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Filth by Irvine Welsh

Filth (edition 1999)

by Irvine Welsh

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1,677206,438 (3.51)11
Authors:Irvine Welsh
Info:Vintage (1999), Paperback
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Filth by Irvine Welsh



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» See also 11 mentions

Showing 1-5 of 20 (next | show all)
This is one of my favourites books and film adaptations. This book was a laugh-out-loud funny, but sometimes I felt offended because the main character is the disgusting, offensive, insensitive, racist, homophobic, sexist arsehole that I have ever read about. The main character is an arsehole but he is the type of arsehole that you would love to hate so that's why it made me laugh so much. The main character is very selfish and everything he does he will onlyndo it if he gains something from the situation or a person, so while at work he is hoping to gain a promotion, by individually manipulating people so they would ruin their chance of a promotion without realising this. He does have friends but he hates them and so long as they provide them with drugs, alcohol or women to have sex with then he is satisfied, but the moment they no longer serve their purpose then they are useless. Eventually he starts to realise that maybe his lifestyle, unhealthy diet and antisocial way he deals with people is offensive and disgusted he decides to end his life on his own terms. In my own opinion even though the main character is a arsehole and a pervert at least he eventually realised that. Some people really need to adapt to the modern world/the outside world.
I really liked the strange Scottish slang that was used in this book but I did have to look it up online to decipher what it means, so people may have the same problem while reading this book as well, but it was fun to figure out what it means. ( )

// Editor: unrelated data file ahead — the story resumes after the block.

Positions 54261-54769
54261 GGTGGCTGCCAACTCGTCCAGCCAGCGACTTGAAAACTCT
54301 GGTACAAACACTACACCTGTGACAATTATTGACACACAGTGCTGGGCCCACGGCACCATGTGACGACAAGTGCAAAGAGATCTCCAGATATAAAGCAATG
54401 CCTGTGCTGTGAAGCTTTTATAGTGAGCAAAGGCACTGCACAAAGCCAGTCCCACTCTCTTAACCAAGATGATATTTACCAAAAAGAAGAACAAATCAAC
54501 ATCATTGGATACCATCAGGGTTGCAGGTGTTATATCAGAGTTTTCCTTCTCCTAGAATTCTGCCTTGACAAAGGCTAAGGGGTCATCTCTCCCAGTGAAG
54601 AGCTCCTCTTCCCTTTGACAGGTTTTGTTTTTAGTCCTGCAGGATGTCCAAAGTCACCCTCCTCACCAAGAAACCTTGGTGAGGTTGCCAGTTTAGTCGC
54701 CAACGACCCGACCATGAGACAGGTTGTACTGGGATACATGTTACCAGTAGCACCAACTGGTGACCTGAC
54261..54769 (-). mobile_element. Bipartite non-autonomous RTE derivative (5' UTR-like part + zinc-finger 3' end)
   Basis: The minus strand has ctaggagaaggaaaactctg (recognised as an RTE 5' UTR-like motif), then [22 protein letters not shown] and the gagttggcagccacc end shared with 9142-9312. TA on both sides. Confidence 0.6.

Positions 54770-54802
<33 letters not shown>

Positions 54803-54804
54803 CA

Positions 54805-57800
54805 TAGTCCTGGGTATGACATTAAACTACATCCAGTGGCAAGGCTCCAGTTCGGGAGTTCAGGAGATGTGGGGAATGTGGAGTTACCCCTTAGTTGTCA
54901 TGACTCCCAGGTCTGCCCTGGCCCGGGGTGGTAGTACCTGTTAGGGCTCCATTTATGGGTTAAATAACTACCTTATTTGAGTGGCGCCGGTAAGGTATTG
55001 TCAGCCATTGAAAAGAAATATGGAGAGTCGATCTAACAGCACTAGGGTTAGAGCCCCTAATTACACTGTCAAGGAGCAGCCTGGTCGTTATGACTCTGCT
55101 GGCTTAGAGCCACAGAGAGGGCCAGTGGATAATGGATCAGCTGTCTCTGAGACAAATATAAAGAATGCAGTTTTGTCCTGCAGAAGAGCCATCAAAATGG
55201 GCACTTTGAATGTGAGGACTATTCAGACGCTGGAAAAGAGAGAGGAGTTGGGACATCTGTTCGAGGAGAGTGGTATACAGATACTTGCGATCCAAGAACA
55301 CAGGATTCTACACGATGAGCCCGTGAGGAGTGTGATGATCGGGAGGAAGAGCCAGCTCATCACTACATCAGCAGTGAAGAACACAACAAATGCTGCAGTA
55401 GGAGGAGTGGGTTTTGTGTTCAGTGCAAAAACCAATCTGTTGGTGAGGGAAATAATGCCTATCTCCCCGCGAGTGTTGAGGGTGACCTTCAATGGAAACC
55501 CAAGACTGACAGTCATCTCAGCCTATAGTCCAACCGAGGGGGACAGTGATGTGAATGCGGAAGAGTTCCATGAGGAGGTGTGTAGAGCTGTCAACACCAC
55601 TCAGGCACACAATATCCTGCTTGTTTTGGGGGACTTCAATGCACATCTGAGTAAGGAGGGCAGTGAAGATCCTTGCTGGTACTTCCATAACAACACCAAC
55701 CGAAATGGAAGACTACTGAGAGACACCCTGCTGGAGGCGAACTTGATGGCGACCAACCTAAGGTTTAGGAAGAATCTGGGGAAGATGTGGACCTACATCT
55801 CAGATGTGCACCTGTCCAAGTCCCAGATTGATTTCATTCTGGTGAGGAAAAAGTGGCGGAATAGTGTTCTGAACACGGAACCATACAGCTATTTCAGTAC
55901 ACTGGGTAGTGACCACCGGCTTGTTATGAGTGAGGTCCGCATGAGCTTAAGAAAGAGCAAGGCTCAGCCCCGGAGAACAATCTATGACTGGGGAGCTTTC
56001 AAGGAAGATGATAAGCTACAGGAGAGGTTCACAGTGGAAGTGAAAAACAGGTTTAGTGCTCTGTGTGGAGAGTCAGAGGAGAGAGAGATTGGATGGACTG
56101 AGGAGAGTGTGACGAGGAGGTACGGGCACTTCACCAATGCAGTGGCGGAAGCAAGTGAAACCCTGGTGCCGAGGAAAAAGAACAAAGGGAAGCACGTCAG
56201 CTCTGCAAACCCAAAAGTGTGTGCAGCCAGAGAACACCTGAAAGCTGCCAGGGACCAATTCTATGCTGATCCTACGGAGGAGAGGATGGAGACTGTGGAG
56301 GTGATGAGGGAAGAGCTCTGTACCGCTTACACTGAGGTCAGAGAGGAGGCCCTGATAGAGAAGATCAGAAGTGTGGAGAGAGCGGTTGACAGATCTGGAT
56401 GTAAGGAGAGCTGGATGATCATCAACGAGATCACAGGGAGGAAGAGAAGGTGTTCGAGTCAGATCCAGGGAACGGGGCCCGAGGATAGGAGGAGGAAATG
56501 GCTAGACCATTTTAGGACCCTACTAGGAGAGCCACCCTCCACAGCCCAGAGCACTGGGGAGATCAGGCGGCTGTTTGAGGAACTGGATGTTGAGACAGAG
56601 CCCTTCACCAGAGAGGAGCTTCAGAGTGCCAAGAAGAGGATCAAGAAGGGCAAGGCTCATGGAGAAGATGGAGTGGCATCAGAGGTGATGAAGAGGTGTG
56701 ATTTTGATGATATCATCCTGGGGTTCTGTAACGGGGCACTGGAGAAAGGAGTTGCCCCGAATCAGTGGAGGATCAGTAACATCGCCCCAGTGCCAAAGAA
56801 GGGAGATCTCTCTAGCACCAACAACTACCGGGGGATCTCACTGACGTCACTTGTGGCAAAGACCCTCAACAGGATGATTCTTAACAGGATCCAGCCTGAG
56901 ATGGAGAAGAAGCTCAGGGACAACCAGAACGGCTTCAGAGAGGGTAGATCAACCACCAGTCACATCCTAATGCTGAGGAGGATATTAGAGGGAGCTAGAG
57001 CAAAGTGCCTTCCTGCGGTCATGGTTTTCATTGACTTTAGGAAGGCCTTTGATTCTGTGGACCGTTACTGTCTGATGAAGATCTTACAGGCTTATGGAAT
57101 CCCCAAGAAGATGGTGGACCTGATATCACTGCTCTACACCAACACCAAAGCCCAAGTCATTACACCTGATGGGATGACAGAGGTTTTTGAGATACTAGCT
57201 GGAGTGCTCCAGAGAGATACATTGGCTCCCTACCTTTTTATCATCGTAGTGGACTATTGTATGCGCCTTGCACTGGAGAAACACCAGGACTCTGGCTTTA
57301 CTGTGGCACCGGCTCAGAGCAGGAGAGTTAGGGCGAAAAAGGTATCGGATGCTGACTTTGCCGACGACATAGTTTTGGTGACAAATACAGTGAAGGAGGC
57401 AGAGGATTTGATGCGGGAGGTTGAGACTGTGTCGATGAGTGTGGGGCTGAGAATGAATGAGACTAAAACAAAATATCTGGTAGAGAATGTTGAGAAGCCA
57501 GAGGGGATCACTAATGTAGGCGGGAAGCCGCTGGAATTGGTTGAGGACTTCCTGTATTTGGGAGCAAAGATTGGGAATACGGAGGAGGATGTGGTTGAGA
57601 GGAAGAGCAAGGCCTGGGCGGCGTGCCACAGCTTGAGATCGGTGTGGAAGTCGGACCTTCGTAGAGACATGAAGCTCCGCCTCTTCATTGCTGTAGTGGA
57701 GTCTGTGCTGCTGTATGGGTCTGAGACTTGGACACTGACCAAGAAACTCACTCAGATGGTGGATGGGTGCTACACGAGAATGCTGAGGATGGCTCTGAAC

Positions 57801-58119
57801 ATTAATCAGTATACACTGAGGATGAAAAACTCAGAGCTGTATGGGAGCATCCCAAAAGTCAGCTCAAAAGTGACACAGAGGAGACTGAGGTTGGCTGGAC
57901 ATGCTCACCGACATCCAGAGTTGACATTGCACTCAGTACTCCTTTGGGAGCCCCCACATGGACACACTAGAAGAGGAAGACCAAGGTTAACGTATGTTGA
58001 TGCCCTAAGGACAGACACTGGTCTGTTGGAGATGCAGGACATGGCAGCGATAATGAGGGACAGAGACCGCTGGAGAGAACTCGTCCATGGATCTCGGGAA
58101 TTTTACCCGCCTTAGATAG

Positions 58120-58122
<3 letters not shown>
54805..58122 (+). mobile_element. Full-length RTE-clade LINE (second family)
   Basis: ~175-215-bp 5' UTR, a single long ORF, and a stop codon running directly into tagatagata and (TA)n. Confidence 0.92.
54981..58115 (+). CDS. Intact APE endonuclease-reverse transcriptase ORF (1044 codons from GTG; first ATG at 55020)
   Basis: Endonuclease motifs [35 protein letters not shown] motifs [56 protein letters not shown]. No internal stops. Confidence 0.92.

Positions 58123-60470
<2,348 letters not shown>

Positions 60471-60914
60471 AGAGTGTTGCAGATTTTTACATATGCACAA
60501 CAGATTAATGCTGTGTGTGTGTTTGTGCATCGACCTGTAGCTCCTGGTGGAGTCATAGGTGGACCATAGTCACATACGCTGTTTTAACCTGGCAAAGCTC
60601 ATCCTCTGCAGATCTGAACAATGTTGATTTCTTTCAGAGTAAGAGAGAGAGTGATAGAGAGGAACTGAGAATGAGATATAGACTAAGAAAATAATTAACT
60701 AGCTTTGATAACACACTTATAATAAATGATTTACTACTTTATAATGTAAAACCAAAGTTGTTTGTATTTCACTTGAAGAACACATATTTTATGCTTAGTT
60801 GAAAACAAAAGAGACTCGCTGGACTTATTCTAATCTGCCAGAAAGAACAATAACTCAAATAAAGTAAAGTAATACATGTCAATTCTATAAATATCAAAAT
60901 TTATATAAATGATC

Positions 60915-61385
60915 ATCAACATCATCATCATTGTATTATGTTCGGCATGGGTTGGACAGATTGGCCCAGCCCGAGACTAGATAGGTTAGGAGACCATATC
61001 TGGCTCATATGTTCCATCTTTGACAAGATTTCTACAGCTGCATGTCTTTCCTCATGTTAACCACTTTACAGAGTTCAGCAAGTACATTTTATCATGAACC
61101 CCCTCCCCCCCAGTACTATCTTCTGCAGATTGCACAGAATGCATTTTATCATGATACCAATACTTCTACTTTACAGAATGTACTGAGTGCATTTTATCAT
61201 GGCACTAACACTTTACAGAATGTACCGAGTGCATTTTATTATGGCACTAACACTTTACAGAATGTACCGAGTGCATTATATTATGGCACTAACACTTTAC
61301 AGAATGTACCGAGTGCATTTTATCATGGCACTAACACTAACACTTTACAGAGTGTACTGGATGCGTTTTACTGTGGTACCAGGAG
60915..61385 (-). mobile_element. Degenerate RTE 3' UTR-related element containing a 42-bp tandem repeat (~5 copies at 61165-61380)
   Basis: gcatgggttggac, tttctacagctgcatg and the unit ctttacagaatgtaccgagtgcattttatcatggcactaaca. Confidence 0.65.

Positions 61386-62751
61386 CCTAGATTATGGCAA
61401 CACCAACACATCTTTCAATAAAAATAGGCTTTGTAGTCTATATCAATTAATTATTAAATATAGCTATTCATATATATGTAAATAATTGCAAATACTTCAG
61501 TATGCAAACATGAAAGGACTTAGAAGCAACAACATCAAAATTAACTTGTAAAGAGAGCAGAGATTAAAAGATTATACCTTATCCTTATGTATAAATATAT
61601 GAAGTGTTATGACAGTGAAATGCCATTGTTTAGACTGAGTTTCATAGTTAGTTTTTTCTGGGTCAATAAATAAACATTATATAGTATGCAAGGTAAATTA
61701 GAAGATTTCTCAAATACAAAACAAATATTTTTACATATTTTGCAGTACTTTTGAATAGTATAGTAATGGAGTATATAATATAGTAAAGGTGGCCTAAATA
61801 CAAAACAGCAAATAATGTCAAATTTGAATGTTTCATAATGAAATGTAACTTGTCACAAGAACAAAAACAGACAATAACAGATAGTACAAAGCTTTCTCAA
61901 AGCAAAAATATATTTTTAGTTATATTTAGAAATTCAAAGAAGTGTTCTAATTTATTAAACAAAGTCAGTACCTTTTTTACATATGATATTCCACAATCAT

EvilCreature | Jan 2, 2016 |
L'idea dei dialoghi con il verme, per quanto raccapricciante, ha il suo fascino. Per il resto non �� certo un bel libro, per quanto sicuramente preferibile a tanti giallettini. ( )
  tntimo | Jun 30, 2015 |
Bruce Robertson is every bad stereotype of a police man: he’s a misanthropic, sexist, racist, power-obsessed asshole who is supposed to investigate the death of a black journalist. Instead he’d rather think about how to get the promotion to Detective Inspector, even though he doesn’t actually like doing his job. But Bruce is not only an asshole, all is not right with him in general. As his convoluted intrigues become ever more complicated, his mental state continues to deteriorate.

Bruce Robertson is an intriguing character and Welsh really gets inside his head. Which meant that it wasn’t always easy to read Filth, but it was a rewarding read.

Read more on my blog: http://kalafudra.com/2014/01/08/filth-irvine-welsh/ ( )
  kalafudra | May 7, 2014 |
So delicously revolting. Welsh is at his best, here. The metaphor is spot on. The dynamic narrative device is shocking and perfect. Bruce Robertson is a nasty, nasty piece of work, making Francis Begbie look positively choirboy-like in comparison. The twist, when it comes (and that's not a spoiler--it's Welsh, so you knew there would be one) is shocking and yet fits so perfectly all at the same time that it seems to have been crystal clear from the beginning. Not for the faint of heart, but if you want to see the power of disgust explored by a master of the craft, get this book immediately. Recommended. ( )
  JWarren42 | Oct 10, 2013 |